Subscribe free to our newsletters via your
. Earth Science News .

Subscribe free to our newsletters via your

Half Of Tsunami Donations Still Unused
Early on December 26, 2004, a magnitude 9.3 earthquake off the Indonesian island of Sumatra triggered an ocean-wide tsunami that killed 220,000 people.
Early on December 26, 2004, a magnitude 9.3 earthquake off the Indonesian island of Sumatra triggered an ocean-wide tsunami that killed 220,000 people.
by Staff Writers
London (AFP) Dec 19, 2006
About half of the billions of dollars donated by individuals, companies and governments worldwide to help the victims of the southeast Asian tsunami two years ago has still not been spent, the BBC said on Tuesday. According to figures obtained by the broadcaster from a database compiled by the United Nations Department for Aid and Development, several foreign governments have also only given only a small proportion, and at times none, of the money they promised.

Of the 6.7 billion dollars (5.1 billion euros) pledged, about a tenth has yet to be delivered, and only 3.4 billion dollars has been spent thus far, the BBC said.

Among the countries that came up with a fraction of what they promised, China offered 301 million dollars to help Sri Lanka recover from the disaster, but has thus far delivered just one million dollars, the broadcaster said.

Spain pledged 60 million dollars to Sri Lanka, but came up with less than a million, while France said it would give 79 million dollars, but delivered just over a million dollars.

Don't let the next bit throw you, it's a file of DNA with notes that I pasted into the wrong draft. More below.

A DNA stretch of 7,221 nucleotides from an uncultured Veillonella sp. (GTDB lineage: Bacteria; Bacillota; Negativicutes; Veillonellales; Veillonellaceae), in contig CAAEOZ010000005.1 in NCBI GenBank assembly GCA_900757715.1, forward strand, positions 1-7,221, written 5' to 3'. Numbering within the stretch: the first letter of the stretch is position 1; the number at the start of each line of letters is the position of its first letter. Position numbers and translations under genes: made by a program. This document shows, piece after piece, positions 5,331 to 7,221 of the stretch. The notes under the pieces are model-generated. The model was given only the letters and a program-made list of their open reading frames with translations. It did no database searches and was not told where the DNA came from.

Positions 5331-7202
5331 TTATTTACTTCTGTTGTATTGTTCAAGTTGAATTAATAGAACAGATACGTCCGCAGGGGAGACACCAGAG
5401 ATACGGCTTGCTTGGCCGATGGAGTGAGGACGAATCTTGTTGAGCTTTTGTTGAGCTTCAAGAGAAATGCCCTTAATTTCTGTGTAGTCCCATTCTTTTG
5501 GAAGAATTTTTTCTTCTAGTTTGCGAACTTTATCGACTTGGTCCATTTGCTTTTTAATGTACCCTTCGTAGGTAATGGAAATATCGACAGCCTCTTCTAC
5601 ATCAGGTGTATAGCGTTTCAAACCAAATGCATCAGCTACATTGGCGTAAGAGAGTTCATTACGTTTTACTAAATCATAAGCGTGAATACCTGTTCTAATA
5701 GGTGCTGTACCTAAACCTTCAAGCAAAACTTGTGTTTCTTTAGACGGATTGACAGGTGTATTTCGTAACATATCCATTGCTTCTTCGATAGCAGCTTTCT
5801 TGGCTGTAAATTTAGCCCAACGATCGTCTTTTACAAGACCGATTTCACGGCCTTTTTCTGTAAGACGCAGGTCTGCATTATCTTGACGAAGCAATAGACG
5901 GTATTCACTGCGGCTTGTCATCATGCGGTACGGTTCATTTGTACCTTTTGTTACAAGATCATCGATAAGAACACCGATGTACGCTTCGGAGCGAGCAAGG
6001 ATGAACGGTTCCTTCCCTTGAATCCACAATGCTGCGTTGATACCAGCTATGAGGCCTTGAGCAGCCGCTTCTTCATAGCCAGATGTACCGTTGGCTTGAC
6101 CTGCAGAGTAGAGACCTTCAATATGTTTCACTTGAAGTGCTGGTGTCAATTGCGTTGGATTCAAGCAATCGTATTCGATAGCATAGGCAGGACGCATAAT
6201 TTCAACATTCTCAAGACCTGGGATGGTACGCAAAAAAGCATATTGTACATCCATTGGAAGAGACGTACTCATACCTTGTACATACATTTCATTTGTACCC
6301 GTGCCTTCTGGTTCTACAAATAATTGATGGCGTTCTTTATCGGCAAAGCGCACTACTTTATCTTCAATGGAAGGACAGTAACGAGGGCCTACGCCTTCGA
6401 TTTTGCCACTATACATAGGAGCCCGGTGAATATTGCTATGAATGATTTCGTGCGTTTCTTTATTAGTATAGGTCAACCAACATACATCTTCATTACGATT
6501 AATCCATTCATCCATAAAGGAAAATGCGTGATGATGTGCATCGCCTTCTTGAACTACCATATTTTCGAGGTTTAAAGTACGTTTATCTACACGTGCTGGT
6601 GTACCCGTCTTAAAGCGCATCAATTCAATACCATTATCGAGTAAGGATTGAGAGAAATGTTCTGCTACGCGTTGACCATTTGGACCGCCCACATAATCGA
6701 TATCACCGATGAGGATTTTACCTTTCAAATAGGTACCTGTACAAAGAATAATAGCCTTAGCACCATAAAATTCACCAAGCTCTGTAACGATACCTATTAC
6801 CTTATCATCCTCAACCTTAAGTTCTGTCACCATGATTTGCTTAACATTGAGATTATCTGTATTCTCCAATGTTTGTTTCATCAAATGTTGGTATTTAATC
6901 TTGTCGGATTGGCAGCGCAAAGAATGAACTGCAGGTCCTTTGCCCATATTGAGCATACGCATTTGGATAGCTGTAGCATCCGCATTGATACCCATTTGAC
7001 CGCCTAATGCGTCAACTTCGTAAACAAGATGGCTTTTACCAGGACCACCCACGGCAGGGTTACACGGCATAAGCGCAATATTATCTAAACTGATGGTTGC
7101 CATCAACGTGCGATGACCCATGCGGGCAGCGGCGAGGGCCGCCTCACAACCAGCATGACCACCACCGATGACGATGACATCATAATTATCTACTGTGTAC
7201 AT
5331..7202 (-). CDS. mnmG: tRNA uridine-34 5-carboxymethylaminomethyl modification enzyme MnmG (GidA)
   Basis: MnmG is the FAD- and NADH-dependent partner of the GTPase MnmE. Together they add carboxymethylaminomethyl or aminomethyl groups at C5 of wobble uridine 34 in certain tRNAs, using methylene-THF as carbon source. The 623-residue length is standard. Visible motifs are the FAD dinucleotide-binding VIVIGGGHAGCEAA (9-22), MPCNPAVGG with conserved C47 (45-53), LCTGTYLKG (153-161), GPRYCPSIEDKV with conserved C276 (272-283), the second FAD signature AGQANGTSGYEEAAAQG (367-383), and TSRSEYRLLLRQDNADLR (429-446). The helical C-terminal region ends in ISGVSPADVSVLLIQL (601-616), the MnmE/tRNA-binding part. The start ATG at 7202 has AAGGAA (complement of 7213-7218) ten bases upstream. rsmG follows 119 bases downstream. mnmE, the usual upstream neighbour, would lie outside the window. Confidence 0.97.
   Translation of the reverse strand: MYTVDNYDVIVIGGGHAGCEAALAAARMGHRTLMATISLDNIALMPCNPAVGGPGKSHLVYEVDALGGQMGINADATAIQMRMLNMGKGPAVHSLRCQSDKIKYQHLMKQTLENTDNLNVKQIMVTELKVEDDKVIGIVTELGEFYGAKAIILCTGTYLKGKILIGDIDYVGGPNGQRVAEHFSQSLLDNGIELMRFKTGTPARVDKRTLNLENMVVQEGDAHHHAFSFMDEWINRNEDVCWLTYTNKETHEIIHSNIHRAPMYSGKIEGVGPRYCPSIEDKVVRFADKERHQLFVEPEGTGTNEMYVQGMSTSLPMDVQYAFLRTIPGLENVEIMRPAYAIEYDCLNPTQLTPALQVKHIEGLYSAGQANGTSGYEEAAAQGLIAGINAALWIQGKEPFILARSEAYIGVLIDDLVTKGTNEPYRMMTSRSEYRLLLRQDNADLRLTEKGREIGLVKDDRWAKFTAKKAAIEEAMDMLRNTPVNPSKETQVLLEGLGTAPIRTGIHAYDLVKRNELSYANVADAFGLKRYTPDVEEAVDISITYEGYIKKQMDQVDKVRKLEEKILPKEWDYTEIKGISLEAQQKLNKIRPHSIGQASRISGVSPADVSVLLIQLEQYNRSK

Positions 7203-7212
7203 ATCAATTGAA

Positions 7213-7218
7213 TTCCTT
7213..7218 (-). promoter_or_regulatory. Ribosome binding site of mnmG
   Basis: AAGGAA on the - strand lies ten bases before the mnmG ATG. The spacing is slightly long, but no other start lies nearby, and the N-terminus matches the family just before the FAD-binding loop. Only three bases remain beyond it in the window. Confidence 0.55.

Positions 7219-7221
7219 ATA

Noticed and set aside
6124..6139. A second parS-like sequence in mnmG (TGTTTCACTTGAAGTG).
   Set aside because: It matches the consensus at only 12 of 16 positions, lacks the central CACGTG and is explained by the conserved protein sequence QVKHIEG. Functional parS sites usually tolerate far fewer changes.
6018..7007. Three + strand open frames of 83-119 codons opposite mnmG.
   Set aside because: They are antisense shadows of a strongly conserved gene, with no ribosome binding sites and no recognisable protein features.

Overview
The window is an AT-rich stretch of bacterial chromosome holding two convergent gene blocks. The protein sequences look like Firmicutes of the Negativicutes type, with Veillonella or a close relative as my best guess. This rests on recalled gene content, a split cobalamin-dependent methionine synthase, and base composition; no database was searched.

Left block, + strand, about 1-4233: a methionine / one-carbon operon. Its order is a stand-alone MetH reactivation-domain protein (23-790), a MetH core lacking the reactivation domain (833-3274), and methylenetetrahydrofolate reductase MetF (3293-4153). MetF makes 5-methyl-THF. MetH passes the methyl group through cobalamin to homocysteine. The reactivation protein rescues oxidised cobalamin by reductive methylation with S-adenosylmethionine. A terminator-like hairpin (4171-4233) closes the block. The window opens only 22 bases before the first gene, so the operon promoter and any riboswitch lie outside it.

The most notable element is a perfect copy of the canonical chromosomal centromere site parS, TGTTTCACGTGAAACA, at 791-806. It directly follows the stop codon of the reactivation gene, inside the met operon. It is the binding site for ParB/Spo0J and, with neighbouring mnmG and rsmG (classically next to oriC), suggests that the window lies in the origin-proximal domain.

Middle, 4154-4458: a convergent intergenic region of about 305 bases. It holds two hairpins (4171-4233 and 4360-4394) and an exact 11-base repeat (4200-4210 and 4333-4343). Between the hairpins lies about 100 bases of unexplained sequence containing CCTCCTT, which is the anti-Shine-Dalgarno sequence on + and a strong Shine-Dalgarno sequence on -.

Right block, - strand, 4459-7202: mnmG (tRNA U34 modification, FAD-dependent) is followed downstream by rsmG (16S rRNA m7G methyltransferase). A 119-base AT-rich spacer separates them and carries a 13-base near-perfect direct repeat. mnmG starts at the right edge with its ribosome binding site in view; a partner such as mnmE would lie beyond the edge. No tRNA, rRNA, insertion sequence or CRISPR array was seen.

Kuwait had pledged slightly less than 10 million dollars to the Maldives, but has yet to actually hand over any money.

The United States has given about 38 percent of the money it promised, according to the UN figures. The European Commission owes about 70 million dollars, and Britain 12 million.

The broadcaster said on its website that about nine percent of the total money pledged was not yet delivered.

The BBC said that of the 2.2 billion dollars donated to the Red Cross worldwide in the aftermath of the disaster, about 1.3 billion dollars had not yet been spent, and of the 50,000 homes promised by the Red Cross, just 8,000 had been finished.

Speaking to the BBC, the international director for the British Red Cross defended its performance: "It sounds bad, but I think it needs to be put into context."

"It is incredibly difficult ... we said from the beginning, this is happening in very difficult circumstances. We raised the money knowing it was difficult. It will take time to spend this money in a responsible manner," Matthias Schmale said.

He said that the British Red Cross had thus far finished 16 of the 2,000 homes it had promised, with 265 ready to be handed over, and a further 400 would have their foundation laid by the end of this month.

"I know this sounds like slow progress ... When the tsunami swept away houses, it also swept away identity papers, legal plot papers, etc. We have taken almost a year to help people back ... to make sure they have legal ownership of their plots," he said.

The UN's special rapporteur on adequate housing Miloon Kothari was unimpressed by the reasons for delays in building housing, telling the BBC: "It should really not take this long to build permanent housing.